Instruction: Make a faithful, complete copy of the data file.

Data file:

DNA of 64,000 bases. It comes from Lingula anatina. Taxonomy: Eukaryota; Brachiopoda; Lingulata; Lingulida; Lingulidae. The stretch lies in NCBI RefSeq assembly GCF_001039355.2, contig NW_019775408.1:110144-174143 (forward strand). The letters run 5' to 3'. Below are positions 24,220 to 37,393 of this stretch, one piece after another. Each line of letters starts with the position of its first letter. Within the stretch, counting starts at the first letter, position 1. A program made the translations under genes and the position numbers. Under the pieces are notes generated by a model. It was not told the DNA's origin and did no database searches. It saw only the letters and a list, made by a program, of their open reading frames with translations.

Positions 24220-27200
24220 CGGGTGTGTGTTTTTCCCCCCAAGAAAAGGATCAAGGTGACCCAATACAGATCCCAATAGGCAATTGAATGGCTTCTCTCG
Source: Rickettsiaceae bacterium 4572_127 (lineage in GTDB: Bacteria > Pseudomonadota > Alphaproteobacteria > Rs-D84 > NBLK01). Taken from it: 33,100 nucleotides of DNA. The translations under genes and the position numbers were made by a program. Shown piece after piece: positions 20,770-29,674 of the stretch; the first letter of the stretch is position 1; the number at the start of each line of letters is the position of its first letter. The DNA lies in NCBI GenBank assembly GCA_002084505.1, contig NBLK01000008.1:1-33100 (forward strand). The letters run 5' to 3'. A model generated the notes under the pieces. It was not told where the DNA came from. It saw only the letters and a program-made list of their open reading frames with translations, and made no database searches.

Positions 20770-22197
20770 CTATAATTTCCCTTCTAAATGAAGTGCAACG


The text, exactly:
DNA of 64,000 bases. It comes from Lingula anatina. Taxonomy: Eukaryota; Brachiopoda; Lingulata; Lingulida; Lingulidae. The stretch lies in NCBI RefSeq assembly GCF_001039355.2, contig NW_019775408.1:110144-174143 (forward strand). The letters run 5' to 3'. Below are positions 24,220 to 37,393 of this stretch, one piece after another. Each line of letters starts with the position of its first letter. Within the stretch, counting starts at the first letter, position 1. A program made the translations under genes and the position numbers. Under the pieces are notes generated by a model. It was not told the DNA's origin and did no database searches. It saw only the letters and a list, made by a program, of their open reading frames with translations.

Positions 24220-27200
24220 CGGGTGTGTGTTTTTCCCCCCAAGAAAAGGATCAAGGTGACCCAATACAGATCCCAATAGGCAATTGAATGGCTTCTCTCG
Source: Rickettsiaceae bacterium 4572_127 (lineage in GTDB: Bacteria > Pseudomonadota > Alphaproteobacteria > Rs-D84 > NBLK01). Taken from it: 33,100 nucleotides of DNA. The translations under genes and the position numbers were made by a program. Shown piece after piece: positions 20,770-29,674 of the stretch; the first letter of the stretch is position 1; the number at the start of each line of letters is the position of its first letter. The DNA lies in NCBI GenBank assembly GCA_002084505.1, contig NBLK01000008.1:1-33100 (forward strand). The letters run 5' to 3'. A model generated the notes under the pieces. It was not told where the DNA came from. It saw only the letters and a program-made list of their open reading frames with translations, and made no database searches.

Positions 20770-22197
20770 CTATAATTTCCCTTCTAAATGAAGTGCAACG